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A warm start to the week for you, FintechFT readers, from a surprisingly sunny London.
News media NFTs have been on my mind of late, not least because they’re multiplying. Later this week, TIME magazine will join vaunted company, including the New York Times, when it releases an NFT issue featuring Ethereum co-founder Vitalik Buterin. (Cue joke about the FT becoming the NFT).
Like other institutions, media companies are understandably keen to innovate. But they should also be wary of ensuring that these new efforts do not conflict with ethical norms — see the Associated Press’ plan (now cancelled) to sell an NFT video “of migrants drifting in an overcrowded boat in the Mediterranean”.
This week’s newsletter also features Leo Lewis on Japanese fintech, my interview with the chief executive of online mortgage provider Molo and news of more tech firms preparing to take the plunge into the amorphous world of Web3.
Block’s Tokyo investment stirs excitement about Japanese fintech
Last week, a wave of excitement rippled through Japan’s fintech world when Jack Dorsey’s financial services group, Block, set its investment sights on Tokyo for the first time.
The investment in mobile payments app Kyash, reportedly Block’s only investment to date in Asia, was unusual for several reasons that I’ll get into below. It also raised the question of whether Japan’s start-up and venture capital scene could be expanding to include different models.
Block, formerly called Square, along with a platoon of sizeable US and Japanese backers, participated in a $41.2mn round of series D funding — a stage that start-ups everywhere often fail to reach, but which is especially rare in Japan. After this latest round, Kyash’s total funding since the company launched in 2015 exceeds $107mn.
Kyash’s app allows consumers to make online and offline payments and remittances as well as providing virtual pre-paid debit cards. While none of this may sound especially cutting-edge in global terms, it is significant in Japan, where the fintech industry is locked in a war of attrition with cash, traditional banking and a large, conservative and elderly population.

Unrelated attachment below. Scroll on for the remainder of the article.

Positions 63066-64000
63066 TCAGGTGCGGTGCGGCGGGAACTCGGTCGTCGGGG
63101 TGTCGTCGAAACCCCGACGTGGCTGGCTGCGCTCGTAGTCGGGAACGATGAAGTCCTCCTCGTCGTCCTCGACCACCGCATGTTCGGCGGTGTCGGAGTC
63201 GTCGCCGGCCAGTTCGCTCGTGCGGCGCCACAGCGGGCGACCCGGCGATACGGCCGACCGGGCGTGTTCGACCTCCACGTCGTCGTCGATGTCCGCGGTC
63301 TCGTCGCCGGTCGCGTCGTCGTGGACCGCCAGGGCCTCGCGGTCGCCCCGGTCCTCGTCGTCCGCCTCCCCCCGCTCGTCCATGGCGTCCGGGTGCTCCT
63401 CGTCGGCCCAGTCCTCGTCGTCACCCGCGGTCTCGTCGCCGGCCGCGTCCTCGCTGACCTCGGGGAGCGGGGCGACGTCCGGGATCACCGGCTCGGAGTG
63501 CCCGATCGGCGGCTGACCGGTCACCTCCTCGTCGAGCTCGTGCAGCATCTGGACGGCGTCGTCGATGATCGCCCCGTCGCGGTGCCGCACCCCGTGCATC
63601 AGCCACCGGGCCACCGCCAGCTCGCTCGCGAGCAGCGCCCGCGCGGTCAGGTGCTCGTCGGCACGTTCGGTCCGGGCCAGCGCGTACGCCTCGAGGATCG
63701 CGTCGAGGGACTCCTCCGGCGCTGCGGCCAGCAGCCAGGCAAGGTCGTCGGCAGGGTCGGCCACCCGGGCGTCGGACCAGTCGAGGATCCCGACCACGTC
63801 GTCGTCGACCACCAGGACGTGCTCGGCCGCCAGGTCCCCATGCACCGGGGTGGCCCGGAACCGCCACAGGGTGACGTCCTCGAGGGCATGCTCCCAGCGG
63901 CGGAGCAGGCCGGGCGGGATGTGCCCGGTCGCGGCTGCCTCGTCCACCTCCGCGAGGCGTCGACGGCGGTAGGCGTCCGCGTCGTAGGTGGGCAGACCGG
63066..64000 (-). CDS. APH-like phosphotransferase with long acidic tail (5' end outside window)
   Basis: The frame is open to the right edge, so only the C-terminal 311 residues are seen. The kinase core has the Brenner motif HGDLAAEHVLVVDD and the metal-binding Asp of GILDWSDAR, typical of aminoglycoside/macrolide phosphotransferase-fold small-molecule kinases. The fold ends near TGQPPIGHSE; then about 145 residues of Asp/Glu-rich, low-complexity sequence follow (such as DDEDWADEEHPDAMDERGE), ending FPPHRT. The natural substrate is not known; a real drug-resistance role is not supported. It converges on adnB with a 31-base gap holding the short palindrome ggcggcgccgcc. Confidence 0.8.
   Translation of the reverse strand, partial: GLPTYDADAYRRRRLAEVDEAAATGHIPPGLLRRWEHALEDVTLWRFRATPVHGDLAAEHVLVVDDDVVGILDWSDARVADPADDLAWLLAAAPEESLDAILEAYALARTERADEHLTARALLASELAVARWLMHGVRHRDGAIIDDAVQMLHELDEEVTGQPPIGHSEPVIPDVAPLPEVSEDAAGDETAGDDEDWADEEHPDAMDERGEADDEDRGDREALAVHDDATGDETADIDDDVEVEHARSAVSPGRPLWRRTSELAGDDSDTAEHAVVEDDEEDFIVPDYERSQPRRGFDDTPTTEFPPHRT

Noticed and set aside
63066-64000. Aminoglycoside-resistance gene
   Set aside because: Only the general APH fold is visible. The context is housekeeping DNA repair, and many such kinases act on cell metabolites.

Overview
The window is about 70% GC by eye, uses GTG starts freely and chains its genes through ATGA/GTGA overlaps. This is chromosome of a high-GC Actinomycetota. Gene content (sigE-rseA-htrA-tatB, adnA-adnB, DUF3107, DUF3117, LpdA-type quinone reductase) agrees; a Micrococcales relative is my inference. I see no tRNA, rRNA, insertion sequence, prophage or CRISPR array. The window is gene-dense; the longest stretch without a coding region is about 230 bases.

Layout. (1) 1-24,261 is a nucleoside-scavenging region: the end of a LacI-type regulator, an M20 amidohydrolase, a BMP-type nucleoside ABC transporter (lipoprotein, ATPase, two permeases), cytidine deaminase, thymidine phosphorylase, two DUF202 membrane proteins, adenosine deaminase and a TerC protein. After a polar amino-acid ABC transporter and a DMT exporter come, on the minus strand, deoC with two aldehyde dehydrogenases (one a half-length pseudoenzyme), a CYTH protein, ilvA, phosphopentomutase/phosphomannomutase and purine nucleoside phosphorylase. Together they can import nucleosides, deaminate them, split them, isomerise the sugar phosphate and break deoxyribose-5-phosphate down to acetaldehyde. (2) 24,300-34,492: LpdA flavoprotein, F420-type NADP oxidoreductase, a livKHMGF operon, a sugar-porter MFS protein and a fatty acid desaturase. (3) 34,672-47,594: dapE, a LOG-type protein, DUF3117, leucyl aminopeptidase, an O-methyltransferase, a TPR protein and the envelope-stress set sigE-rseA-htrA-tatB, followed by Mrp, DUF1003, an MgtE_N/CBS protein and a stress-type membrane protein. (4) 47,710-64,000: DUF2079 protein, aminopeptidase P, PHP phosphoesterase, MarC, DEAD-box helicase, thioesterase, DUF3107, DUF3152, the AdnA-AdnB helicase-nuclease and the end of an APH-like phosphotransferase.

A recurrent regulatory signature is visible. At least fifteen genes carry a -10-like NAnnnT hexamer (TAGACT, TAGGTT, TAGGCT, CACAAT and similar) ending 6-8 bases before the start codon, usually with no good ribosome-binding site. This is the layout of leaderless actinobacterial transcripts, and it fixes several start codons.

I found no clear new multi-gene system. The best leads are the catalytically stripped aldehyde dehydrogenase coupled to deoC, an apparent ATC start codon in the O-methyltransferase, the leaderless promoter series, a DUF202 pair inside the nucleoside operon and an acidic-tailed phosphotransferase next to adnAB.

Nevertheless, that battle has tilted more clearly in fintech’s favour over the past two years. The Covid-19 pandemic has, as elsewhere, accelerated the shift towards digital payments and other fintech services that might otherwise have taken longer to adopt.
Perhaps not surprisingly, therefore, Japan’s mainstream banking, insurance and broader financial industry are now looking more urgently at higher quality fintech start-ups in which to invest. Participants in Kyash’s four stages of funding have given it a list of investors that include Japan Post, the country’s largest online brokerage and one of its largest trading houses, as well as the investment arms of all three of Japan’s “megabank” financial groups. The company is also backed by Japan’s largest venture capital group, JAFCO.
The breadth of this group, which has now been joined by Block, is intriguing if it means that pre-IPO Japanese fintech start-ups may now find themselves on the radars of VC investors in Silicon Valley and beyond. Generally Japanese companies either rush to go public or are cajoled into initial public offerings that even brokers admit look premature. The Mothers market, which is run by the same JPX Group that owns the Tokyo Stock Exchange, has been a favourite destination for these listings: a record 25 start-ups listed in December 2021 alone.
But the arguments for companies taking this plunge are strong. Outside the internal corporate venture scene, Japan’s VC industry is neither very large nor particularly adventurous. The relative shortage of domestic VC funding options beyond the second or third stages is one of the reasons Japan has historically produced so few start-up unicorns.
Japanese start-ups turn to the stock market not only as a source of funding but because listed status in Japan is disproportionately important as a means of securing bank loans and attracting staff. If Kyash proves that it can somehow break that pattern, the template effect could be transformational. (Leo Lewis)